After graduating from Tsinghua in 1996, Allen Guo returned to his hometown of Shenyang to set up a TOEFL and GRE training school. That was his first real venture.
"I just finished the TOEFL and GRE myself, so if I look for a formal job, I can't actually do anything in a year's time. I pirated the teaching materials of Yu Minhong of the New Oriental, and rode my bicycle with my buddies, and put up posters near major schools in the middle of the night to recruit students. We taught ourselves and taught more than 400 students in a year's time, and also earned ourselves travel expenses to study in the United States."
"Nasdaq collapsed, Silicon Valley was in mourning, out of TS investors have no news, this is my first Internet venture"
In 1997, Allen Guo moved to the University of California, Berkeley to study nuclear engineering, and a year later transferred to the EECS (Electrical Engineering and Computer Science) Department to pursue a PhD in wireless communications and semiconductors. Soon after, he was pulled in by the same group of mentors to join the start-up of China Star Microelectronics, later the first Chinese chip design company to go public in the US. At that time, there were three founders of MSE, one graduated from Stanford and two graduated from Berkeley.
"When I first arrived in the U.S. I had two eyes, I just wanted to see the world and didn't know what to do in the future. I may have a tradition of inactivity in my bones, and that restlessness was easily discovered by people who were equally restless, so I was pulled on board and became the first part-time employee outside of the three founders of MSE. Putting on a suit and a borrowed tie, I started to talk to TSMC and UMC about foundry business. That experience was memorable and was my first step into the Silicon Valley entrepreneurial and venture capital community."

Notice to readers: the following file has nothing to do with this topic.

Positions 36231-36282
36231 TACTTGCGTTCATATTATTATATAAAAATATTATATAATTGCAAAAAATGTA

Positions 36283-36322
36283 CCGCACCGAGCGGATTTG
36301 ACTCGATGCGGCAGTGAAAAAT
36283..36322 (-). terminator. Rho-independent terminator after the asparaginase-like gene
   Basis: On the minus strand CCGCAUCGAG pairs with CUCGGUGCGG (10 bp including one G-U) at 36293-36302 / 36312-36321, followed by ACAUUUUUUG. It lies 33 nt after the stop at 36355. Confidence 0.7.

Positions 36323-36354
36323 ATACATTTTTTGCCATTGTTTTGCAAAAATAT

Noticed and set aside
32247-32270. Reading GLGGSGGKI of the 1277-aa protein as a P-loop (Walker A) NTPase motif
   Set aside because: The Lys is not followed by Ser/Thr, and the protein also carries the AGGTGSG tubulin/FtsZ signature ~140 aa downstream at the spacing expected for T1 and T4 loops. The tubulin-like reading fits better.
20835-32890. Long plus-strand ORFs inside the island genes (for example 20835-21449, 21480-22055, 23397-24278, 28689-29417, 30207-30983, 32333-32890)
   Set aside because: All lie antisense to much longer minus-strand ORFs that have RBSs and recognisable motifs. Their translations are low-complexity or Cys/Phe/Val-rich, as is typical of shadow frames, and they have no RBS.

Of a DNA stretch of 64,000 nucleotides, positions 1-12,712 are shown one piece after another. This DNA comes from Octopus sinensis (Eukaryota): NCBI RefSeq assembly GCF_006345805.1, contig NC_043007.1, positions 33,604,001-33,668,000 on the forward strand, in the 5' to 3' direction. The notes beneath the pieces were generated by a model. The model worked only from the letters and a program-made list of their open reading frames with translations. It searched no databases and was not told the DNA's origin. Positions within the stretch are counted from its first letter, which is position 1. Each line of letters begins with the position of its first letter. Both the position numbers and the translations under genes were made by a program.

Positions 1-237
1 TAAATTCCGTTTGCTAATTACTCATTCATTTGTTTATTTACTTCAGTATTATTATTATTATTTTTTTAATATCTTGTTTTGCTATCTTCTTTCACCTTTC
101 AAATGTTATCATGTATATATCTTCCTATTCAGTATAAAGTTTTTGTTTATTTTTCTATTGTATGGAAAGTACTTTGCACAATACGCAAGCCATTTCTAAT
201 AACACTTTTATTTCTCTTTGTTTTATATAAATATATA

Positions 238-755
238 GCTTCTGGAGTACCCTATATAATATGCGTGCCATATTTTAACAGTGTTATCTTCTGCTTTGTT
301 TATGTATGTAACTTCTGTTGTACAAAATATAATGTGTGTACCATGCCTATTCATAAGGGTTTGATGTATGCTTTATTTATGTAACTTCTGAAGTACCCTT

Although his time at MSI was short, it opened a door to a whole new world for Allen Guo's life.
At the turn of the century in Silicon Valley, the Internet tide was surging. In the early 2000s, he pulled together a few students from Berkeley and began exploring geolocation-based local services.
"GPS commercial services were far from mature 20 years ago. We then pushed users information about cafes, restaurants, barber stores, etc. within a certain area based on cell phone numbers, which was quite avant-garde at the time. Soon after, NASDAQ collapsed, Silicon Valley was in mourning, out of the TS (Term Sheet, investment intention letter) investors also no news, we can only rest. This is my first Internet venture."
That summer, Allen Guo became the first Mayfield Fellow at Berkeley and joined an Israeli-founded wireless communication technology company, wireless-onlineInc. invested by Mayfield Fund, responsible for the marketing strategy of intelligent wireless station series in Europe and Asia. 2001, Allen Guo, as a Haas School of Business In 2001, as a Hitachi Fellow, he worked part-time to provide technical and strategic consulting for Hitachi's entry into the U.S. market for the world's smallest RFID chip.